Pioneer Press Could Be Sold, But As Part Of Package
The St. Paul Pioneer Press is not being considered for sale individually. Instead, it would be grouped with several other newspapers as part of a “regional cluster” in any deal, a spokesman at its parent company told Twin Cities Business on Friday.
Digital First Media (DFM), which owns the Pioneer Press, announced plans Friday to explore “strategic alternatives.”
The company’s chief executive disclosed in a memo to employees that DFM is working with investment bank UBS to assess its alternatives.
“It could mean we decide to sell the company,” CEO John Paton said in the memo to employees. “Or sell parts of it. Or expand it. Or stay the course.”
Paton characterized the news information industry as “undergoing a period of seismic change, defined by the need to consolidate to rapidly compete in a digital world,” according to a statement released to the news media.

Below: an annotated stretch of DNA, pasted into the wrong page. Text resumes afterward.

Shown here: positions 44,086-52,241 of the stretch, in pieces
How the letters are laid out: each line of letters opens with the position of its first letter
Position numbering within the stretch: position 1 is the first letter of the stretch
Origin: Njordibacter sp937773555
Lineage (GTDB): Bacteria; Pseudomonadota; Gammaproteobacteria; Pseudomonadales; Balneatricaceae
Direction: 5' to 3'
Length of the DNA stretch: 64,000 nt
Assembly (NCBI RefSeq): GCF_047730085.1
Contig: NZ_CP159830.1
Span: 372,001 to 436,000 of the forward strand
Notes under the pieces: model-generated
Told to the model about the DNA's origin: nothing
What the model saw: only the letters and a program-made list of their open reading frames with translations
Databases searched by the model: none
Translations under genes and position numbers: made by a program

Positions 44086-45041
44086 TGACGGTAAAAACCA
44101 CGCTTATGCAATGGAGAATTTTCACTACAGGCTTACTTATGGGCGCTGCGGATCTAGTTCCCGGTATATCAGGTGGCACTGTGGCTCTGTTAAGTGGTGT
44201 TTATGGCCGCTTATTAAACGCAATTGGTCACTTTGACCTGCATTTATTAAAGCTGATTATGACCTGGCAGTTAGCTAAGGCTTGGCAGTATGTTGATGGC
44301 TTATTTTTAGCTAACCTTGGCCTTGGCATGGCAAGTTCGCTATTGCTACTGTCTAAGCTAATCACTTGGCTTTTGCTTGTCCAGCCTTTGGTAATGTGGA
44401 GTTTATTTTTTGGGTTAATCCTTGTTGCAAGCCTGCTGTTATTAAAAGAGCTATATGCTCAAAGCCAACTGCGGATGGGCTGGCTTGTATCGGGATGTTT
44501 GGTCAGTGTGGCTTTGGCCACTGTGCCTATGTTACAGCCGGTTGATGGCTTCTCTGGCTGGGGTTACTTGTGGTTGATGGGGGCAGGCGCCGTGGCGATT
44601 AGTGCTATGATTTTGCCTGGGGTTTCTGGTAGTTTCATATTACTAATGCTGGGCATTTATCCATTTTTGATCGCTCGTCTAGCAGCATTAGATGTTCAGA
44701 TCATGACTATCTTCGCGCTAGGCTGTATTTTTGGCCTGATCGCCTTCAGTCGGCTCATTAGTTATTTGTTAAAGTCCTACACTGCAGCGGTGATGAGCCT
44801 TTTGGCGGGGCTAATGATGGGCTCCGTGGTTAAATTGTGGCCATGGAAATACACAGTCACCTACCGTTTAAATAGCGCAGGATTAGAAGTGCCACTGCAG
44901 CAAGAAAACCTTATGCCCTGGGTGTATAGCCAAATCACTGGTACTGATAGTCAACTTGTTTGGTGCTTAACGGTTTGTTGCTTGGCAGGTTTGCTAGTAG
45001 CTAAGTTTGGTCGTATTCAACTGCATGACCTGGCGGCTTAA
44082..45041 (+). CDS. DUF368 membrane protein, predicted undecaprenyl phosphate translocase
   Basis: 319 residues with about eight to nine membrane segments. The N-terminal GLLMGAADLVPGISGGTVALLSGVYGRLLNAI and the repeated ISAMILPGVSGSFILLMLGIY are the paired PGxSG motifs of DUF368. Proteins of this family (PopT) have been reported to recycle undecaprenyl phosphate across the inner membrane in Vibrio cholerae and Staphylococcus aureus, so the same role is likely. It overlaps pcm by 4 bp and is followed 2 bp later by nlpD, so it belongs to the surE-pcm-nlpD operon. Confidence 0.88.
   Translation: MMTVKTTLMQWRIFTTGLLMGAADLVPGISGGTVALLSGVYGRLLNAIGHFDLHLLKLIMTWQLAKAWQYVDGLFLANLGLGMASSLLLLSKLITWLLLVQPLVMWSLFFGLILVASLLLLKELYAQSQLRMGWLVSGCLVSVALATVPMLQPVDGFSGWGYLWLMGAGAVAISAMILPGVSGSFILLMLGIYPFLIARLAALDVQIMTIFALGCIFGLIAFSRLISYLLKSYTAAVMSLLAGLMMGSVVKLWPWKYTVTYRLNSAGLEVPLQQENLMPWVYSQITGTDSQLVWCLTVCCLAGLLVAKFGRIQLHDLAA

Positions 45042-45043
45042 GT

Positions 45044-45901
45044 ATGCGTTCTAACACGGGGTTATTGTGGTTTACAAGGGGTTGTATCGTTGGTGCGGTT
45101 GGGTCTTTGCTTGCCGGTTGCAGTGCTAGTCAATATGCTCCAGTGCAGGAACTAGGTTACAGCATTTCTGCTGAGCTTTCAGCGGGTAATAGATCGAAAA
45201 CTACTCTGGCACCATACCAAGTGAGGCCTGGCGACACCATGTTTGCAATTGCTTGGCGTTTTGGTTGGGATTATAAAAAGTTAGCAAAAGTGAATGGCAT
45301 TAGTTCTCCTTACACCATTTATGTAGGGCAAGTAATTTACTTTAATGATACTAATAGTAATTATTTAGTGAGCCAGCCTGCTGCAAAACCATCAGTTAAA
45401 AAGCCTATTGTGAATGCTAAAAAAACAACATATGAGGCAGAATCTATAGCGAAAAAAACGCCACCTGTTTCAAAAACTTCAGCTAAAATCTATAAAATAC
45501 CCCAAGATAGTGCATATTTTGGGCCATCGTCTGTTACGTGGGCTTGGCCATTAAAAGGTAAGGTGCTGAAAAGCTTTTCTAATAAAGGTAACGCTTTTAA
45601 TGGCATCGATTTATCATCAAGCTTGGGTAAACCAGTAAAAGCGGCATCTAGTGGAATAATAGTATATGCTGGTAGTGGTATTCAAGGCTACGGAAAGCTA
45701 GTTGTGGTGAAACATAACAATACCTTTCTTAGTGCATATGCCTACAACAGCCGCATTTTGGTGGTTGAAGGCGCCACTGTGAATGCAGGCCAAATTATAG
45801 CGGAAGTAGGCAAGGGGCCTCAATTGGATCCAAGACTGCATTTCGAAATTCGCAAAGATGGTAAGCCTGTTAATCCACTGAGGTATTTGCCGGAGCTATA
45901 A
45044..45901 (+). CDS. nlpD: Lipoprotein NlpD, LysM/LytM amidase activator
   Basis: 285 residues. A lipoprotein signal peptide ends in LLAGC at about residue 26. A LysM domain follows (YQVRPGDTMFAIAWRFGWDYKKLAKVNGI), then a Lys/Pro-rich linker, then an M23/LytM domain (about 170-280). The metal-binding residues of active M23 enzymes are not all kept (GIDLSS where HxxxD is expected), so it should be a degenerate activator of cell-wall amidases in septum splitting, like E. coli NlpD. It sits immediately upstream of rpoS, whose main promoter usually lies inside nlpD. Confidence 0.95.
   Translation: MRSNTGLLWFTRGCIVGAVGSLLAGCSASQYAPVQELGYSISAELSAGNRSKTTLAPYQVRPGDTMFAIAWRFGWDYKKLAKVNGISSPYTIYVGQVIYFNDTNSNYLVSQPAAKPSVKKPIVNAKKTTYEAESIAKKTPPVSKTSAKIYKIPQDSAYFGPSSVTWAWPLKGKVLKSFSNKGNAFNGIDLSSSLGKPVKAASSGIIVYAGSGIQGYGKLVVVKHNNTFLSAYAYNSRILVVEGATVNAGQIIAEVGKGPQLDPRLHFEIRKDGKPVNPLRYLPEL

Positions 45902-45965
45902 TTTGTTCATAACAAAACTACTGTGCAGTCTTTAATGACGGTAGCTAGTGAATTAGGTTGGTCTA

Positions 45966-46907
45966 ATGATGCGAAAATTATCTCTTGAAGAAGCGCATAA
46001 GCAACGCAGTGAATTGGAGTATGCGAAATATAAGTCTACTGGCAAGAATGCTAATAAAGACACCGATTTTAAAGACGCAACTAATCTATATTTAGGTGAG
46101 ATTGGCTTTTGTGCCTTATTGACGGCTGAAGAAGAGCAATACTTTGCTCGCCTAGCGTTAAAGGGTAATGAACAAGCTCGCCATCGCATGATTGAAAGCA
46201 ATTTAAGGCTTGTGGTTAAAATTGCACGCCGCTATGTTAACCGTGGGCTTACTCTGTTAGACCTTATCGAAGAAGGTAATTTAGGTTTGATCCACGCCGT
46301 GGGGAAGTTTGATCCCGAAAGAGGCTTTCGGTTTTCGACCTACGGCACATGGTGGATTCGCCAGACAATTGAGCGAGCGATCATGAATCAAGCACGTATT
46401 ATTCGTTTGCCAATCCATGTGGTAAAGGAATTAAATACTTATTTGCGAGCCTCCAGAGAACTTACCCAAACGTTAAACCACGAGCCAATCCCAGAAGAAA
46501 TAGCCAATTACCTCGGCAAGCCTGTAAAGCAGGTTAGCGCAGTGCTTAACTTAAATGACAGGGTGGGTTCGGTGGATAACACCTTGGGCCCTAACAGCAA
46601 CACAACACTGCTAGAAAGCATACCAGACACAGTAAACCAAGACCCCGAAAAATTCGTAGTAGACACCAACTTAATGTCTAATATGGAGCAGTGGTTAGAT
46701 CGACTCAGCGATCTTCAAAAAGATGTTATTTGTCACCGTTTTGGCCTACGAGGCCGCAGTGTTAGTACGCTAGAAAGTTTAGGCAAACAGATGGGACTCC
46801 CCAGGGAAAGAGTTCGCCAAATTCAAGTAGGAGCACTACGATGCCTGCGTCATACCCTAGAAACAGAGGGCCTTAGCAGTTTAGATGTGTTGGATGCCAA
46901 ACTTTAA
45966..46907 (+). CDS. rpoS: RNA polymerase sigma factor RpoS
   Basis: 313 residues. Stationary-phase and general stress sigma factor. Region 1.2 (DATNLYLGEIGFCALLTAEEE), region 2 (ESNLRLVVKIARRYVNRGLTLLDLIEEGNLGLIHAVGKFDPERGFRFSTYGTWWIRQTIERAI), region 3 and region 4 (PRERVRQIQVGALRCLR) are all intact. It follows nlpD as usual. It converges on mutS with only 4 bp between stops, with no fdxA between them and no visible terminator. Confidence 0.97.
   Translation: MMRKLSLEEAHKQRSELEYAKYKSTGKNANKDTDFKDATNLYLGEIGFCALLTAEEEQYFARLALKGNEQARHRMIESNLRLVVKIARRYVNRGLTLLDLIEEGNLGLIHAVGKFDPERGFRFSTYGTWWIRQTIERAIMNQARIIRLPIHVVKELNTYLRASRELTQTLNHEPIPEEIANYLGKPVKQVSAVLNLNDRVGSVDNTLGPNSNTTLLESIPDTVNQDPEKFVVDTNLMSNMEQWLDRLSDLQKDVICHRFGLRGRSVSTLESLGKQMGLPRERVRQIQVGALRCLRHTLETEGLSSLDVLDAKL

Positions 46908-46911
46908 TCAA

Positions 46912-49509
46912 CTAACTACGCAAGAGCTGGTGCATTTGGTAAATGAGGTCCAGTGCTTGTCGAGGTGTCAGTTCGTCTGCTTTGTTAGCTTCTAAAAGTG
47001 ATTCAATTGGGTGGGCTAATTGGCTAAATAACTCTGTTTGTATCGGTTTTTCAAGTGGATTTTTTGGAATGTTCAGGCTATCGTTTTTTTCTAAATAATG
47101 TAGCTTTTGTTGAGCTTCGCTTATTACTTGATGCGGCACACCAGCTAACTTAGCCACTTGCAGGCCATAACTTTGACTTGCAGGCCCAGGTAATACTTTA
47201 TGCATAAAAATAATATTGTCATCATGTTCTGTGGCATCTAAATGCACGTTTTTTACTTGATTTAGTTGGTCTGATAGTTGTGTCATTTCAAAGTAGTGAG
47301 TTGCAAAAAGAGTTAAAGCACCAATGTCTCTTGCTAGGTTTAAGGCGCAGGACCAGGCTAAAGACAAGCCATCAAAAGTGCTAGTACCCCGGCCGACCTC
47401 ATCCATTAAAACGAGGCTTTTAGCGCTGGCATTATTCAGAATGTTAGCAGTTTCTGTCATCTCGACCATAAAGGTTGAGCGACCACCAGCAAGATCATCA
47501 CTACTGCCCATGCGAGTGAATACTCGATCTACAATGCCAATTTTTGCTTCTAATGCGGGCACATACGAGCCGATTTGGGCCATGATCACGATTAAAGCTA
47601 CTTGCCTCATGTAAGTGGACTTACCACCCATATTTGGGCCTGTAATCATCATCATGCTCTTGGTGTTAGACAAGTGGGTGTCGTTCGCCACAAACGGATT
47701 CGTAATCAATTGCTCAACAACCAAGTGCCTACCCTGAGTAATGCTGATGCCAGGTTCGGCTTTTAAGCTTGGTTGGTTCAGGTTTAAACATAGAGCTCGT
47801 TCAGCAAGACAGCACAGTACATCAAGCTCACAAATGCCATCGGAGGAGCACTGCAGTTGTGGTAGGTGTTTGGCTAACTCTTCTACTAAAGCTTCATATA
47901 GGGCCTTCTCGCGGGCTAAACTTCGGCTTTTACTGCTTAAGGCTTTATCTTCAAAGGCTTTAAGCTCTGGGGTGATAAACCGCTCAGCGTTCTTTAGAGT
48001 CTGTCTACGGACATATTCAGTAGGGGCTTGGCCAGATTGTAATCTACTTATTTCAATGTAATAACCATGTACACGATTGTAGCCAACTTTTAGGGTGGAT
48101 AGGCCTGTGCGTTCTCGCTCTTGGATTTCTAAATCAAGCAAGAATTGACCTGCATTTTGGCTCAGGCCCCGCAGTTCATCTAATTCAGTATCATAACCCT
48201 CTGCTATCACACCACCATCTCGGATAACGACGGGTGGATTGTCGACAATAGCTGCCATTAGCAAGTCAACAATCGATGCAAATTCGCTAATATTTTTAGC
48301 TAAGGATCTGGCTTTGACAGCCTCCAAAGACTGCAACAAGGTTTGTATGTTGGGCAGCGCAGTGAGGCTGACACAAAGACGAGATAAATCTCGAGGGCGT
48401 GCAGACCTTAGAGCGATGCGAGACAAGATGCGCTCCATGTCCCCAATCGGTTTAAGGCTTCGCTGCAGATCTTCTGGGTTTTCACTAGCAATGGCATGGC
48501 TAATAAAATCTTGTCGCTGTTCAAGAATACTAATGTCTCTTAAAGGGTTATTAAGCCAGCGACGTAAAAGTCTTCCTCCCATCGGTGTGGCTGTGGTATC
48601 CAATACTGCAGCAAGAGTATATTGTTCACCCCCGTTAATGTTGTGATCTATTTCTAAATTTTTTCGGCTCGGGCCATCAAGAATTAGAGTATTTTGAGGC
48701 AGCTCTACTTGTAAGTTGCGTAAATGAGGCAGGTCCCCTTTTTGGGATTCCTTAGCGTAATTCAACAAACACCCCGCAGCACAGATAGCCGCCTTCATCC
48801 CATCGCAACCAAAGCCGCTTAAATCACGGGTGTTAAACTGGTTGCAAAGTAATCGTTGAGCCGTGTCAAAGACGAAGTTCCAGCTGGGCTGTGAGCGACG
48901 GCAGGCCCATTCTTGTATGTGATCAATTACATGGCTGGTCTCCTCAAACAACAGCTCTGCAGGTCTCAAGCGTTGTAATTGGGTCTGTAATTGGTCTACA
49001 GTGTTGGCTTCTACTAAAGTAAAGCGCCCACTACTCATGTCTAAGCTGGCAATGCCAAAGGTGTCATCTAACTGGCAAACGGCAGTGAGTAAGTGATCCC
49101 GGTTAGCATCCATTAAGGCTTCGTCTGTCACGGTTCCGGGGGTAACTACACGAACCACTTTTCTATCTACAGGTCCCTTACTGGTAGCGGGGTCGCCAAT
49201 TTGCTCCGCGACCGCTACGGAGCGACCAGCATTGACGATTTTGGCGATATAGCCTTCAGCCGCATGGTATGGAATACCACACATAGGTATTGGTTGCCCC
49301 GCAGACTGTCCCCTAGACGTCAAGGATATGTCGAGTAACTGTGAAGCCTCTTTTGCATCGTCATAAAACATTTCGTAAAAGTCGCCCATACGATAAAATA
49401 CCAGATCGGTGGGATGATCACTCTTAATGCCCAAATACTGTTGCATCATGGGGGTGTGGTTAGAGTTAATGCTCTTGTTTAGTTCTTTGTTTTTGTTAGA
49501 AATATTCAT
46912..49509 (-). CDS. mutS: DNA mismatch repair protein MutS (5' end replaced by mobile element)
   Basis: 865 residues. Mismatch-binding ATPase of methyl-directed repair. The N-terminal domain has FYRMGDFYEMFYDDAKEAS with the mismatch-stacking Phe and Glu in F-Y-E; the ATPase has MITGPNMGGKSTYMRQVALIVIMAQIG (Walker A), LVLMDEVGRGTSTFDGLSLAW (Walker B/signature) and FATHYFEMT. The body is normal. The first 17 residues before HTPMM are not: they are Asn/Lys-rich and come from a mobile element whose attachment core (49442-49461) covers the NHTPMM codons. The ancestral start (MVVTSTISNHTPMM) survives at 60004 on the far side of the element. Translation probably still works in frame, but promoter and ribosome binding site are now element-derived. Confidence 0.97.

The acknowledgement of a potential sale arrived at the end of a week that began with newspaper unions at the Pioneer Press and some other DFM newspapers purchasing ads to solicit buyers. The Pioneer Press’ ad appeared in the Star Tribune on Monday. A Newspaper Guild spokesman said the St. Paul newspaper’s publisher refused to print the ad in his own publication.
DFM, whose assets include 76 daily newspapers, is owned by New York-based hedge fund, Alden Global Capital. Alden emerged as a majority shareholder of the Pioneer Press after the newspaper emerged from bankruptcy in 2010.
The Pioneer Press’ guild members prefer a local buyer, Dave Orrick, union spokesman and an outdoors writer at the paper, said Friday. Orrick said the newspaper is still viable as a business and supported by readers and advertisers in the east metro area, but newsroom staff has dropped to 92 people in July after reaching a high of 246 in 2001.
When Minnesota businessman Glen Taylor finalized his purchase of the Minneapolis-based Star Tribune in late June, he also expressed interest in buying the Pioneer Press if it becomes available. In an interview with the Star Tribune, Taylor said he had no “reason to believe what that time table might be.”
Orrick said the guild hopes a local buyer “with civic pride” will emerge to scoop up his newspaper. When asked about reactions to Monday’s ad, Orrick did not cite specifics. However, he added: “We’ve been very encouraged by the response.”